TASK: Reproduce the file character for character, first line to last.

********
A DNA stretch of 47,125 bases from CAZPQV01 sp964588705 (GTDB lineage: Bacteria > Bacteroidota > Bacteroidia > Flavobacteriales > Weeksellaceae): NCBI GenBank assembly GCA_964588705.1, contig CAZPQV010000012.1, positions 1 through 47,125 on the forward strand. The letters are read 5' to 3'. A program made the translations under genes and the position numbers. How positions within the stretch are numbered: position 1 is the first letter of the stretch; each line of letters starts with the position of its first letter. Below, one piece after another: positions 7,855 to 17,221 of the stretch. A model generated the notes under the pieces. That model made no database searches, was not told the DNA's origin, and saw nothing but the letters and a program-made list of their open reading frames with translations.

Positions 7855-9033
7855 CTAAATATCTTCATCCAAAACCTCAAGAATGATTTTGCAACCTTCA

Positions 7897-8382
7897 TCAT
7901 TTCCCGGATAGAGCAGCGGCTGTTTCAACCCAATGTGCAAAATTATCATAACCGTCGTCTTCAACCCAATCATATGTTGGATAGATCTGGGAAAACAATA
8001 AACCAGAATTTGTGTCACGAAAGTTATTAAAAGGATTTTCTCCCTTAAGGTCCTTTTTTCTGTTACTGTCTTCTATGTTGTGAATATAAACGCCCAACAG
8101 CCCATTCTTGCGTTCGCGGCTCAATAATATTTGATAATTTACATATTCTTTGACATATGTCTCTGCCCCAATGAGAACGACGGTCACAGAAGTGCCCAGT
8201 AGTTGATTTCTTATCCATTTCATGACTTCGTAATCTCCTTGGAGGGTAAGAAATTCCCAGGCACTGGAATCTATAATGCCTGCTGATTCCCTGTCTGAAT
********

A DNA stretch of 47,125 bases from CAZPQV01 sp964588705 (GTDB lineage: Bacteria > Bacteroidota > Bacteroidia > Flavobacteriales > Weeksellaceae): NCBI GenBank assembly GCA_964588705.1, contig CAZPQV010000012.1, positions 1 through 47,125 on the forward strand. The letters are read 5' to 3'. A program made the translations under genes and the position numbers. How positions within the stretch are numbered: position 1 is the first letter of the stretch; each line of letters starts with the position of its first letter. Below, one piece after another: positions 7,855 to 17,221 of the stretch. A model generated the notes under the pieces. That model made no database searches, was not told the DNA's origin, and saw nothing but the letters and a program-made list of their open reading frames with translations.

Positions 7855-9033
7855 CTAAATATCTTCATCCAAAACCTCAAGAATGATTTTGCAACCTTCA

Positions 7897-8382
7897 TCAT
7901 TTCCCGGATAGAGCAGCGGCTGTTTCAACCCAATGTGCAAAATTATCATAACCGTCGTCTTCAACCCAATCATATGTTGGATAGATCTGGGAAAACAATA
8001 AACCAGAATTTGTGTCACGAAAGTTATTAAAAGGATTTTCTCCCTTAAGGTCCTTTTTTCTGTTACTGTCTTCTATGTTGTGAATATAAACGCCCAACAG
8101 CCCATTCTTGCGTTCGCGGCTCAATAATATTTGATAATTTACATATTCTTTGACATATGTCTCTGCCCCAATGAGAACGACGGTCACAGAAGTGCCCAGT
8201 AGTTGATTTCTTATCCATTTCATGACTTCGTAATCTCCTTGGAGGGTAAGAAATTCCCAGGCACTGGAATCTATAATGCCTGCTGATTCCCTGTCTGAAT